10. Avoid cracking the egg on the edge of the containers where it is to beat or contain other foods. The recipient/plate where the egg is broken should not be used again without washing it first.
  11. Do not separate the whites from the yolks with the egg shell itselfThere are white and yolk separators to facilitate this operation. Chefs and wise cooks use their clean hands/fingers to do that.
  12. Manufacturing processes must be continuous, avoiding wait too long between preparation of raw materials and subsequent cooking ( from the beaten egg until it is put in the pan to curdle the omelet).
  13. Prepare the mayonnaise with the hygiene and keep in the refrigerator until consumption. It is desirable to add a splash of vinegar or lemon in their development because the acidic environment facilitates conservation. In Spain, the preparation of mayonnaise, sauces and creams-made for hotels and catering can only be made using pasteurised egg products and have an acid pH which does not exceed 4.2 in the finished product.
  14. Do not leave eggs or foods containing eggs more than 2 hours at room temperature, especially in summer times. If a meal is served outdoors in warm weather (about 30 ° C) should not exceed more than 1 hour between preparation and serving time.
  15. Always keep in the refrigerator cakes, puddings and sauces with egg, and consume within 24 hours of preparation. (Source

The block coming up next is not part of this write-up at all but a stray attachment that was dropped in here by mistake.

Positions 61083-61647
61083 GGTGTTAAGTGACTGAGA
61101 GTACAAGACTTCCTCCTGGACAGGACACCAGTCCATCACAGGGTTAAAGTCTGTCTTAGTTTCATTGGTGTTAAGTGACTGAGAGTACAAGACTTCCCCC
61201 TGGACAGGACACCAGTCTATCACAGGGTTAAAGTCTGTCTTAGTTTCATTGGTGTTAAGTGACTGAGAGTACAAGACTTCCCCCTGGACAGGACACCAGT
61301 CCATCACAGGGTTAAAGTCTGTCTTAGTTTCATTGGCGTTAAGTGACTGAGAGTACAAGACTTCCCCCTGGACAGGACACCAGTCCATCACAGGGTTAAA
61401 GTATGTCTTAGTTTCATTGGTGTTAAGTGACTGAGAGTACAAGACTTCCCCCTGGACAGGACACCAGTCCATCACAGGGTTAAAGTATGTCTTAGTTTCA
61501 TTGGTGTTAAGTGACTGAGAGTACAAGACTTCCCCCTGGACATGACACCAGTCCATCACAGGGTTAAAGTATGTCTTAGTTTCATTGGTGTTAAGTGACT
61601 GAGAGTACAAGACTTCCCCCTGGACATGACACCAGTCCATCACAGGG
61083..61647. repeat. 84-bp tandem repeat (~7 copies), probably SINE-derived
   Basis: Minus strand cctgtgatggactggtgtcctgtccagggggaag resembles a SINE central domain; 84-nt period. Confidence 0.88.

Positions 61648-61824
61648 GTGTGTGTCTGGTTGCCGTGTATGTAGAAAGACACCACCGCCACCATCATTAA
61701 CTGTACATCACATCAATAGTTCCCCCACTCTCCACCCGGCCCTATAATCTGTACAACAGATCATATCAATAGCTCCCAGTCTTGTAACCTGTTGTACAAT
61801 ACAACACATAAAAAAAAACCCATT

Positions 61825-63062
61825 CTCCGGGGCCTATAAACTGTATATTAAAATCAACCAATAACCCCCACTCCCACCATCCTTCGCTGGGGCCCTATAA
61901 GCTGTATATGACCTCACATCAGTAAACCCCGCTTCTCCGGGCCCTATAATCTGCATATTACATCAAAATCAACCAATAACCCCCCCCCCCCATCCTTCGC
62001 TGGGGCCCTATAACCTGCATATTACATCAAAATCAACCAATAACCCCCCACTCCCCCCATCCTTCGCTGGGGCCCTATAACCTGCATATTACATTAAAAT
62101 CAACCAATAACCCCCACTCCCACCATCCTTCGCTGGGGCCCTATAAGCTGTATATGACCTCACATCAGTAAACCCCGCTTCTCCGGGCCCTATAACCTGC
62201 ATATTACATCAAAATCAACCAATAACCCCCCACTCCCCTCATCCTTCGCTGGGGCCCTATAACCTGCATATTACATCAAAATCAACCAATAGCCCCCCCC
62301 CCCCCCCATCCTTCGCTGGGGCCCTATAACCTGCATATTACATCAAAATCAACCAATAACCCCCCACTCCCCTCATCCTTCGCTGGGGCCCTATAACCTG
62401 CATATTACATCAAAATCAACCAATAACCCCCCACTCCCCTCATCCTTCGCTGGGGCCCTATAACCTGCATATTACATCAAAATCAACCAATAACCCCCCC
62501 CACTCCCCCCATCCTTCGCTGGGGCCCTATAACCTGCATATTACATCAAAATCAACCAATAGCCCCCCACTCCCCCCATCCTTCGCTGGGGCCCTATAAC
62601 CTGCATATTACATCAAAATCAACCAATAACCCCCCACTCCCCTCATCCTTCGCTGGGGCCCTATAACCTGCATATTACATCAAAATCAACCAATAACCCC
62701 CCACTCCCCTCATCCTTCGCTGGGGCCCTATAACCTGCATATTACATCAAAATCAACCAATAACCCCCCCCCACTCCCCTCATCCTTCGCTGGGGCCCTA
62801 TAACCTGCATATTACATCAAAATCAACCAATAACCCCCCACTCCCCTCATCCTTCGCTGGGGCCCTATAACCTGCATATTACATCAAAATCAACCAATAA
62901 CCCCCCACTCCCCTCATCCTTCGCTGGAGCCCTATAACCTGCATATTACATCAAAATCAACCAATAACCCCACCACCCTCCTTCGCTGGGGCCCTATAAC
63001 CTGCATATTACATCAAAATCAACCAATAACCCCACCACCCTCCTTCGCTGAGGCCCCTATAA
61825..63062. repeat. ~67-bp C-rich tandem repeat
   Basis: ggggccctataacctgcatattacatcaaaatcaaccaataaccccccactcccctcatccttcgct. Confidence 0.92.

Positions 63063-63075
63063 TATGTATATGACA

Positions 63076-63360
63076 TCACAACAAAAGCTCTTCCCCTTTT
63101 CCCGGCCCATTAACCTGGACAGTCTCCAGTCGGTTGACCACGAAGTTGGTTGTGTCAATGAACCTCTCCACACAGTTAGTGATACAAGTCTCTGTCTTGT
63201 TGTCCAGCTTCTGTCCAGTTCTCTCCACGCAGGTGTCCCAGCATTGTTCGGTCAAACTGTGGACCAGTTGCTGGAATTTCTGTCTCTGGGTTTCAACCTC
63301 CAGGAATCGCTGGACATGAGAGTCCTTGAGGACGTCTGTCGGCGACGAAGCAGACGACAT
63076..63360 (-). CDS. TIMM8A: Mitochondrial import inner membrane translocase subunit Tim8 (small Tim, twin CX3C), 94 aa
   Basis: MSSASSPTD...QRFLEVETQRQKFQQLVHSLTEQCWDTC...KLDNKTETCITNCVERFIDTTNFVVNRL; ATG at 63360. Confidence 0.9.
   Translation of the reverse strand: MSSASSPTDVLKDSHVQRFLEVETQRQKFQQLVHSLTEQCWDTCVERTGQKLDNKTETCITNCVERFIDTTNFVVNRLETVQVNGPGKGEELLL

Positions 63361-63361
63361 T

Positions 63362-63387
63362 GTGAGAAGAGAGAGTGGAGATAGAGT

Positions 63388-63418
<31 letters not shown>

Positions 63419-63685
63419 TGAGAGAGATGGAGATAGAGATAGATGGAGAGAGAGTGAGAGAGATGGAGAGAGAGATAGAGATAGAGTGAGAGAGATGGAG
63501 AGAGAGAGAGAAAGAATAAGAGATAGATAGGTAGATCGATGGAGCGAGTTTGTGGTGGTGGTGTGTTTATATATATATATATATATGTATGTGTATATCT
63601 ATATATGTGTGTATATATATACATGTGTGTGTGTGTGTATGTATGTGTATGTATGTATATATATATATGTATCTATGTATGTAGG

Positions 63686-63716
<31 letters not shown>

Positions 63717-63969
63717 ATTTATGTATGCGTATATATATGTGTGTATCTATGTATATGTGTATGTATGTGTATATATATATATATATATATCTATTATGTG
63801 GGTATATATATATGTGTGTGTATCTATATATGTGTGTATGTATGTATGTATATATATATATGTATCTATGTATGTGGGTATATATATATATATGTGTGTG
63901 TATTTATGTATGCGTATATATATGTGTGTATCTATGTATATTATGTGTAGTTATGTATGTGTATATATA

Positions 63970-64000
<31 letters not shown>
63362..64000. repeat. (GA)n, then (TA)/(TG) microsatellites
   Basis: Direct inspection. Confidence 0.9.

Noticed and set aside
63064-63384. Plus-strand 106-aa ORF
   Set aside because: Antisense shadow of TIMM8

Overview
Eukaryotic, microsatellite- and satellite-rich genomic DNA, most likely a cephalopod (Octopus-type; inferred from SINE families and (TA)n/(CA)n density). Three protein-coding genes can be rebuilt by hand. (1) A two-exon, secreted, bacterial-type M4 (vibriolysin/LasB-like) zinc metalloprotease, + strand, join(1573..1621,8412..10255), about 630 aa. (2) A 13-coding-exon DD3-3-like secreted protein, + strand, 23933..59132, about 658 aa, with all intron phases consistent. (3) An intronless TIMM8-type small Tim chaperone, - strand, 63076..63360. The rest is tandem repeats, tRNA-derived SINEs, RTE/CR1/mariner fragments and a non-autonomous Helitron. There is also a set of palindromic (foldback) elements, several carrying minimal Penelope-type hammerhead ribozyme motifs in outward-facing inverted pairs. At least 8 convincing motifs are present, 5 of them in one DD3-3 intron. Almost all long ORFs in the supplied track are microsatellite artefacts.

Ingredients for 4 servings: 5 medium eggs (if they are high quality the result will be better), half a blood sausage, a bunch of fresh spinach (only to give some colour), 250 cooked white beans, 3 medium/small onions, olive oil and some salt.
  • In a non sticky sauce pan, place the onions (peeled and cut in fine slices) together with some olive oil. Have the heat medium/low and make the onions sweat until transparent and cooked, add the clean spinach and stir. After 3 minutes, add the beans and carefully stir for another 3 minutes. Reserve.
  • In a big bowl pour the eggs and beat. Add the pan's ingredients and mix well. Peel the blood sausage and cut in small pieces. Add some salt. Place inside the bowl too and mix.
  • Prepare a non sticky sauce pan with 2 tablespoons of olive oil and when it starts getting hot, place the bowl ingredients. Cook one side for 3 to 5 minutes at low/medium heat or until you see the egg coagulates, then use a big plate to turn it upside down and cook the other side for the same time. It might take a bit longer depending on the heat and the kind of pan. Use a toothpick to see if it's already done or juicy.
Buen provecho!!!